• Optics, Boys, Optics

    David Sirota gets a bit overheated in interpreting it, but this photo of Maryland Gov. Bob Ehrlich celebrating pro-Wal-Mart legislation while shadowed by the company's CEO is pretty creepy.
  • Don't Speak...It Just Makes It Worse

    Matt's a little surprised that the right has given so little thought to the long-term consequences of the filibuster fight, namely, the destabilization of the filibuster and the massive expansions of government that its elimination will eventually engender. He points to David Boaz , who is taking the long-view (and is, by the way, a markedly dishonest dude in other contexts) and realizes the dangers. I'm a bit surprised that Matt's surprised. What's made C-Span so gripping this week has been the fantastic! amazing! unexpected! rhetorical contortions of senators advocating the rule change. They know how wrong they are. They know what they're doing is ahistorical. Bill Frist's stammerfest when confronted with his own filibustering of a judicial nominee was a perfect example: this is a power grab, and everyone involved knows it. It's nonsensical on the merits and obviously dangerous as precedent, but, since the battle has been joined, they need to do it. Thinking long about it is, at...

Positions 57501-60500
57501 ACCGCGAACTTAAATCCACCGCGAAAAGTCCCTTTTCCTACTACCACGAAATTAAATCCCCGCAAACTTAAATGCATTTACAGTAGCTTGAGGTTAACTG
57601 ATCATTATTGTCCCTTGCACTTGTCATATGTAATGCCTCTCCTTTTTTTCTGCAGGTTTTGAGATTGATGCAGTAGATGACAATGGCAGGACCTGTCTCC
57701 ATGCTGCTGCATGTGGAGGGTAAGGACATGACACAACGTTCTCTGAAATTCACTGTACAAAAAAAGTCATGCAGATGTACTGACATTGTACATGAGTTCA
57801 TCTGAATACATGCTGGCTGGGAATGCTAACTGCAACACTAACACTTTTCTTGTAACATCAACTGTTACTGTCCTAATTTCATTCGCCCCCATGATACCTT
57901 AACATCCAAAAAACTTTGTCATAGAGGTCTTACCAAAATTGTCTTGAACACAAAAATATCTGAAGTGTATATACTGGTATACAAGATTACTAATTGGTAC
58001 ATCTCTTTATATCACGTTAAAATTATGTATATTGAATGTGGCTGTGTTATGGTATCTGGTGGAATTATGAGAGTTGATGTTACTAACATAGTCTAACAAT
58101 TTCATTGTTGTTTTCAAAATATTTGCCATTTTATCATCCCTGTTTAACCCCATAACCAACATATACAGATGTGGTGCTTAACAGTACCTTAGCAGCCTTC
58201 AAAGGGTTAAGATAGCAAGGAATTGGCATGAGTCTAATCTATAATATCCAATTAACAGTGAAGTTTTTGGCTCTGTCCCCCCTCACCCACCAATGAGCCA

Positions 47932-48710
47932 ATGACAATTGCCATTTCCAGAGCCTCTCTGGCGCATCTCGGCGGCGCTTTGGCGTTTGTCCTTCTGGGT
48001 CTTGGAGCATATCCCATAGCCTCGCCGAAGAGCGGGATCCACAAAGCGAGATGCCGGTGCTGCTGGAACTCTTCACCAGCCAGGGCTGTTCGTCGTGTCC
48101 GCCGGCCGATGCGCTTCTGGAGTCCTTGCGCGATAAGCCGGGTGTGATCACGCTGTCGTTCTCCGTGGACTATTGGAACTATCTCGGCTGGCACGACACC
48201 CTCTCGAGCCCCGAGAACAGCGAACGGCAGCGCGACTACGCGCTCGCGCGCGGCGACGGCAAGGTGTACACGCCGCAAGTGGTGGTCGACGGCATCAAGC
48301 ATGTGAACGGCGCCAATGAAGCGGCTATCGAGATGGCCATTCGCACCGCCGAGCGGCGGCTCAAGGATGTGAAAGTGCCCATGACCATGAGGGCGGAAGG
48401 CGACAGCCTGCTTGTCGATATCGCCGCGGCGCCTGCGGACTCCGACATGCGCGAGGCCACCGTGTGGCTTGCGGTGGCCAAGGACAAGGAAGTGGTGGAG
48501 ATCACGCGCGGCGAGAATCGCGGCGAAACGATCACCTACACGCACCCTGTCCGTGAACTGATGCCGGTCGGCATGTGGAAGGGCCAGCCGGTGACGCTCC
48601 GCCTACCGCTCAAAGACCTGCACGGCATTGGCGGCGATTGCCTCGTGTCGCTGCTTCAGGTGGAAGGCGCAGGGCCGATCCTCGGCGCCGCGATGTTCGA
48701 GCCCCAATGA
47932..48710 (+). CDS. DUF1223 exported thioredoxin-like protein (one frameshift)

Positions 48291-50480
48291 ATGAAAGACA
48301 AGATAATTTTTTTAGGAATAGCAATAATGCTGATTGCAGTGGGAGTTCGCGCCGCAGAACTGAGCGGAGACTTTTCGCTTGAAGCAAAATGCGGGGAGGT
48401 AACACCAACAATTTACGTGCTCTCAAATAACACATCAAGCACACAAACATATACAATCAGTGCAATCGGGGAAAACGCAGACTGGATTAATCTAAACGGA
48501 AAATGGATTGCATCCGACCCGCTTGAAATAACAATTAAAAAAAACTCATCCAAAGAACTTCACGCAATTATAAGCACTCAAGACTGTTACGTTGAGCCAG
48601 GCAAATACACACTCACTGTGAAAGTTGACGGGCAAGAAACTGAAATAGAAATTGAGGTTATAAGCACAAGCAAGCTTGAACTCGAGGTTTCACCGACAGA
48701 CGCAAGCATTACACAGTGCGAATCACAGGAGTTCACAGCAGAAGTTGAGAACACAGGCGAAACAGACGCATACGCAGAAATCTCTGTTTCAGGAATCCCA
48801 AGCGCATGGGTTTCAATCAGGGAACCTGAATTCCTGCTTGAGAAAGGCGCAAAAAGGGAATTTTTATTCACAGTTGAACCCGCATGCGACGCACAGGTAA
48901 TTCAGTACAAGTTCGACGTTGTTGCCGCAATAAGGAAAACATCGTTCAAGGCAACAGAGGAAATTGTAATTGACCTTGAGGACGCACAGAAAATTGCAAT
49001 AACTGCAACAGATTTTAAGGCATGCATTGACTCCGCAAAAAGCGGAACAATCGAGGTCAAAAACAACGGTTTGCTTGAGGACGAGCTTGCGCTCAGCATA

• America, America, God Shed His Grace on Thee

    Ladies and Gentlemen, your United States of America: Even as the young Afghan man was dying before them, his American jailers continued to torment him. The prisoner, a slight, 22-year-old taxi driver known only as Dilawar, was hauled from his cell at the detention center in Bagram, Afghanistan, at around 2 a.m. to answer questions about a rocket attack on an American base. When he arrived in the interrogation room, an interpreter who was present said, his legs were bouncing uncontrollably in the plastic chair and his hands were numb. He had been chained by the wrists to the top of his cell for much of the previous four days. Your land of the free: Mr. Dilawar asked for a drink of water, and one of the two interrogators, Specialist Joshua R. Claus, 21, picked up a large plastic bottle. But first he punched a hole in the bottom, the interpreter said, so as the prisoner fumbled weakly with the cap, the water poured out over his orange prison scrubs. The soldier then grabbed the bottle...